It would appear that someone forgot to tell Robbie Lawler and Matt Brown about making peace. Then again, age is such a relative thing, and outside the world of sport, they still carry the sheen of youth. It's a funny trick that our minds play on us as fans, quickly dubbing a 30 year old man a "grizzled veteran." Of course, what's worse is that the taxation of athletics often makes honest men of us, but a fight like Lawler vs. Brown is a good reminder that correlation isn't causation and expectation isn't necessarily reality. After nine and thirteen years in the game respectively, Matt Brown and Robbie Lawler are better than ever. The two of them recently capped off a good, if not exceptional night of fights and a strong night of fight picking from yours truly.
Disclaimer time: A run of good luck is really putting my "I don't gamble" dogma to the test. Getting things right is a great way to convince yourself that you're smarter than you really are. And since I already know I'm a genius, we're talking some truly dangerous ego boosting here. That said, I don't have much money to burn, and all my Bloody Elbow cash goes to feed my movie addiction, so I'm not risking another one on top of it. Nonetheless, I like talking odds and picks and all the trappings therein, so even though this isn't a gambling guide, I hope it makes itself useful for future fights. I'll be using Best Fight Odds for the odds on each fight, and taking the mode for each fighter.
- JJ (as I am only ever going to call her, but I believe it's pronounced Ye-dre-chik) looks like she has top 5 potential for the woman's strawweight division. It's tough to label her early, as the top of that division is stacked, but once you get past Torres, Gadelha, Calderwood, and Esparza, the field is open for promising young talent.
- JJ does need to work a bit more on her distance control in fights. As an excellent range striker, she can be a bit static with her footwork, and while Lima couldn't take her down, fighters like Gadelha and Esparza may have less trouble once they get in on her legs. We're about to find out as apparently a battle with Claudia Gadelha is already lined up for November.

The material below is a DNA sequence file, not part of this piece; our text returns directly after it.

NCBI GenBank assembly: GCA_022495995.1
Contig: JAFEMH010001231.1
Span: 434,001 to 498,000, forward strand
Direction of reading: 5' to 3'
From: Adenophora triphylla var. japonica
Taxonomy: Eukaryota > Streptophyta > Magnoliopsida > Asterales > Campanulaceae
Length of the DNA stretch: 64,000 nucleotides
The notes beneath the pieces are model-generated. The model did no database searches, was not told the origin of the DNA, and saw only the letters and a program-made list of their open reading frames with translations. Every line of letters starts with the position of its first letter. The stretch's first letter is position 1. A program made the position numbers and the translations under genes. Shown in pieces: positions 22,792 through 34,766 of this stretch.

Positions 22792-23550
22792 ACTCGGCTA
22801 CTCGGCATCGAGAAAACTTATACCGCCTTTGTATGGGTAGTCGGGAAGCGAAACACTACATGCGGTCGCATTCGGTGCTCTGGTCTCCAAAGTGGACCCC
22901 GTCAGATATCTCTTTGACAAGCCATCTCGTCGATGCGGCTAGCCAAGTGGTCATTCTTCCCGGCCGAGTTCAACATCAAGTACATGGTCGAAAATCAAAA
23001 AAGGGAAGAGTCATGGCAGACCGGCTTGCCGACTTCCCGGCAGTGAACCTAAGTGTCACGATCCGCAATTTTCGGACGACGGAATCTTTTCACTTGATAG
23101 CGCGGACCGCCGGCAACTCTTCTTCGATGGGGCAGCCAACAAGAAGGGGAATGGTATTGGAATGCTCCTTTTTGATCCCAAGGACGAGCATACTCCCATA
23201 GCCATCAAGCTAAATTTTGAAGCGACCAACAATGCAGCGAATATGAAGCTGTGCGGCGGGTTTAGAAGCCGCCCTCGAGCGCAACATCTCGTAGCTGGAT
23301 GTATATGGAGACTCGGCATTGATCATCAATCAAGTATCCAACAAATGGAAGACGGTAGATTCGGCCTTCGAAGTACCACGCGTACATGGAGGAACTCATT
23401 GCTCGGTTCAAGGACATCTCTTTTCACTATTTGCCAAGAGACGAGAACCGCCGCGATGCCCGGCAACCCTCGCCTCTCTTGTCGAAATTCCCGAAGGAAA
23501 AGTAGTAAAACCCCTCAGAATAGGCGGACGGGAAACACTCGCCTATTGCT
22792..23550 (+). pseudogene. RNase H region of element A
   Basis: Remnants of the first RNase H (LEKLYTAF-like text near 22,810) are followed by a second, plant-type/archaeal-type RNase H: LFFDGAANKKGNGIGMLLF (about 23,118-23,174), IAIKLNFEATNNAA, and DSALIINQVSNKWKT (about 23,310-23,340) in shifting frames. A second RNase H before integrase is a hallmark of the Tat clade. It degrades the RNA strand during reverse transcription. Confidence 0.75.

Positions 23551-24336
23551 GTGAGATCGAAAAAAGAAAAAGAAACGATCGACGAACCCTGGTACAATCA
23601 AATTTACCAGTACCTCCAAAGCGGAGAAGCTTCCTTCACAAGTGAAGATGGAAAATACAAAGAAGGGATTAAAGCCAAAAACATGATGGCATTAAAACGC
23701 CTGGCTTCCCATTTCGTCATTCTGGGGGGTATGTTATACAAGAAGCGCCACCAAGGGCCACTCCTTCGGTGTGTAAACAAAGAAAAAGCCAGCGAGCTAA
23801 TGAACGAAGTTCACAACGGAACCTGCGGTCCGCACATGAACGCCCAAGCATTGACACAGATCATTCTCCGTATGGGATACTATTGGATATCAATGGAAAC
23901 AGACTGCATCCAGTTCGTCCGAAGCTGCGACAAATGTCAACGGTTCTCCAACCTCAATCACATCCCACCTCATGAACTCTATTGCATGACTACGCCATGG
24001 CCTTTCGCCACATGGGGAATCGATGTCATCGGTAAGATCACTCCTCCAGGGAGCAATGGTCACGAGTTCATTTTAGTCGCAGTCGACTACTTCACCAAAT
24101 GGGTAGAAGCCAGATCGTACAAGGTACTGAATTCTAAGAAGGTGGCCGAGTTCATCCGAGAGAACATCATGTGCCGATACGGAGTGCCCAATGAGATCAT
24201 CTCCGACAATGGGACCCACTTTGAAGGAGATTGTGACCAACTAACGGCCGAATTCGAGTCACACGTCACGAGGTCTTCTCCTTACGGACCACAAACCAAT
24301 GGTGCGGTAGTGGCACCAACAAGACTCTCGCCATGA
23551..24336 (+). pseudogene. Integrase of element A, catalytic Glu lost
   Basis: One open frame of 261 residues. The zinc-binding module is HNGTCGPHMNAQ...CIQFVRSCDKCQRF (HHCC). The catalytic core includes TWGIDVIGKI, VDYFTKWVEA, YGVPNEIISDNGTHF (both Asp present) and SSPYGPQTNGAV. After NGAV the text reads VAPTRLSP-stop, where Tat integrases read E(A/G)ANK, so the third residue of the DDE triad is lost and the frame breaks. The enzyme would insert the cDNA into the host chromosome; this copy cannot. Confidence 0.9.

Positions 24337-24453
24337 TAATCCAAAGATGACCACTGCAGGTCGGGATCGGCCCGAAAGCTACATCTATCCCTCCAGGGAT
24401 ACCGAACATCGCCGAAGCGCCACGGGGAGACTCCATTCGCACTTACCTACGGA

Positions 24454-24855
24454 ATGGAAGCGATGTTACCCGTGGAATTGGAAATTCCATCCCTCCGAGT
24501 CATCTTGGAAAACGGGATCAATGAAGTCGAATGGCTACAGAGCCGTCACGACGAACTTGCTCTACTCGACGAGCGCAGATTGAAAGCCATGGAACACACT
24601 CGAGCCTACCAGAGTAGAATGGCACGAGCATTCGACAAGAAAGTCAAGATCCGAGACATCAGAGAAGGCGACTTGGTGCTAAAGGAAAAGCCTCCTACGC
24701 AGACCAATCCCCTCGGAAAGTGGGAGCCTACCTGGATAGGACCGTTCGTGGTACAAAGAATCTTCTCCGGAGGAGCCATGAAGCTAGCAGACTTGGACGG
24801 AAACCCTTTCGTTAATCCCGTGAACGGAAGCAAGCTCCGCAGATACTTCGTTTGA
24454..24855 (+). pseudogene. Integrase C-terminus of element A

- Lima's striking looked a little better than I thought it would for this fight, and she at the very least had the chops to hang out for 15 minutes and not get knocked out, or even down, but she got out-struck and unlike bantamweight, there are a lot of other women at 115lbs who can do the same. She'll need more than wrestling going forward.
- Stahl is really fast. Much faster than he looks. And as such, he was able to have a great deal of success in scrambles against Burns, and keep the more technical striker (and fighter all around) a little bit off balance and troubled for all of the fight. If he can just put a little more polish in his kickboxing (especially defensively) he could have a lot of good fights at 170.
- Burns has officially announced his drop to lightweight, so there's no point in looking at him going forward at 170. But, at lightweight he could be a real force. He needs to work on finding his rhythm a little quicker, and mixing in his grappling a lot more, but he has all the tools to be a future contender.
- They were seen as a joke camp with a lot of rough edges early on, but the Blackzilians have turned into a pretty damn fine camp. Finally their coaching situation seems to have settled a bit (although I think they're officially without a "head coach" right now), and Henri Hooft appears to be doing wonders with their striking. Burns is a BJJ champ but it's obvious his getting a solid dose of kickboxing mechanics from the ground up.
- Steven Siler appears to have found one of those strange niches in the UFC in which a relatively unknown fighter wins a string of fights because he is being chronically underestimated and is, well, unknown. As he's settled in to a more veteran UFC status (with 9 UFC fights under his belt) opponents have gotten a pretty good bead on how he fights, and are beating him. The fact that he's not a great finishing threat (his submission skills just haven't been as deadly at the UFC level) may make this a hard trend to break.
- Noad Lahat needed this fight like few fighters have needed to win a fight before. As an active duty soldier he's the kind of fighter that the UFC loves to promote, but back to back losses to Godofredo Pepey and Steven Siler would have put a pretty serious halt to any talk of Lahat as a prospect. This was a good solid win over a fighter that was supposed to beat him. It was a win he could build on.
- It looks like Lahat got the memo from his Pepey loss, box less wrestle more. He's got the kind of wrestling and grappling chops to be a long term talent, but his desire to show his striking last time out cost him badly. He didn't make those kinds of mistakes for long enough here, and benefited a ton from the large skill advantage he held on the mat.
Hindsight: Akbarh Arreola (+220) vs. Tiago Trator (-300) (I picked Trator, I was right)